Possibly the most common term in the Safety Features column of any new car’s brochure, ABS in essence prevents your wheel from locking-up in the event of sudden braking.

But what’s this safety feature about, one that’s commonly available in 99.9% of the new cars on our roads today?

In a car without ABS, the wheels can lock-up causing the wheels to “stop spinning” and simply skidding forward. When the car’s tyres start skidding, the driver will lose significant vehicle control along with increased braking distance – meaning that it would take a longer distance for your vehicle to stop especially in wet surfaces.

Using a central control unit, each wheel is monitored using speed sensors placed on all four corners. When it is detected that one of the wheels is spinning slower than the rest, indicating a potential lock up, the ABS system will intervene and systematically applies optimum braking pressure to enhance braking performance – shortening the brake distance significantly.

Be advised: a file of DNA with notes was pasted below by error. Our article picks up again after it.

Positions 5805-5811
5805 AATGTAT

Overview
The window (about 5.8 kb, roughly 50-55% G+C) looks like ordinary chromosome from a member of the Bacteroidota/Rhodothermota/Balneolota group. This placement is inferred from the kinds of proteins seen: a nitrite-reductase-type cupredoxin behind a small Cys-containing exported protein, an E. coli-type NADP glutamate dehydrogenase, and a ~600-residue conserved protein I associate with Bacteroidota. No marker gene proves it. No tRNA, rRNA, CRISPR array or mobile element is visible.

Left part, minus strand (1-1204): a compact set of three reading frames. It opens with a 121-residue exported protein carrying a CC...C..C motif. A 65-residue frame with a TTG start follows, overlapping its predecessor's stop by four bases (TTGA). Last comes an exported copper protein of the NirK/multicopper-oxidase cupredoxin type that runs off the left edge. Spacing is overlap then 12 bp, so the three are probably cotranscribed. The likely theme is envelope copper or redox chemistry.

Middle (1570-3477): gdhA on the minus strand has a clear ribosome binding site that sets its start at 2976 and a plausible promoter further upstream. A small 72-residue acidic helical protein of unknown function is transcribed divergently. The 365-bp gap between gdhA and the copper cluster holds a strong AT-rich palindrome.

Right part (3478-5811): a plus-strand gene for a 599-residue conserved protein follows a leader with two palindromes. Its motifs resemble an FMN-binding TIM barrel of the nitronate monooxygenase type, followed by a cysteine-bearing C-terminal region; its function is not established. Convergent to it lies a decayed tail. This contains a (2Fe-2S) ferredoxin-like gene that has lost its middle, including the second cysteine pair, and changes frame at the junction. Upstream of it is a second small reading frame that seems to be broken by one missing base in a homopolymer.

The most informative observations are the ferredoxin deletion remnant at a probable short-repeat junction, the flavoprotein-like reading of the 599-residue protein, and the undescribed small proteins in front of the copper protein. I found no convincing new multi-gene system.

The video above clearly illustrates how the ABS system works to reduce braking distance, maintain a vehicle’s stability and control under heavy braking and increasing the likelihood of evading an obstacle under heavy breaking.

It should be known that the ABS system merely supports the driver’s control of the vehicle and not a standalone system that takes over completely should the driver run out of talent.

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Pan Eu Jin
Regularly spend countless hours online looking at cars and parts I can't afford to buy. How a car makes you feel behind the wheel should be more important than the brand it represents - unless resale value is your thing.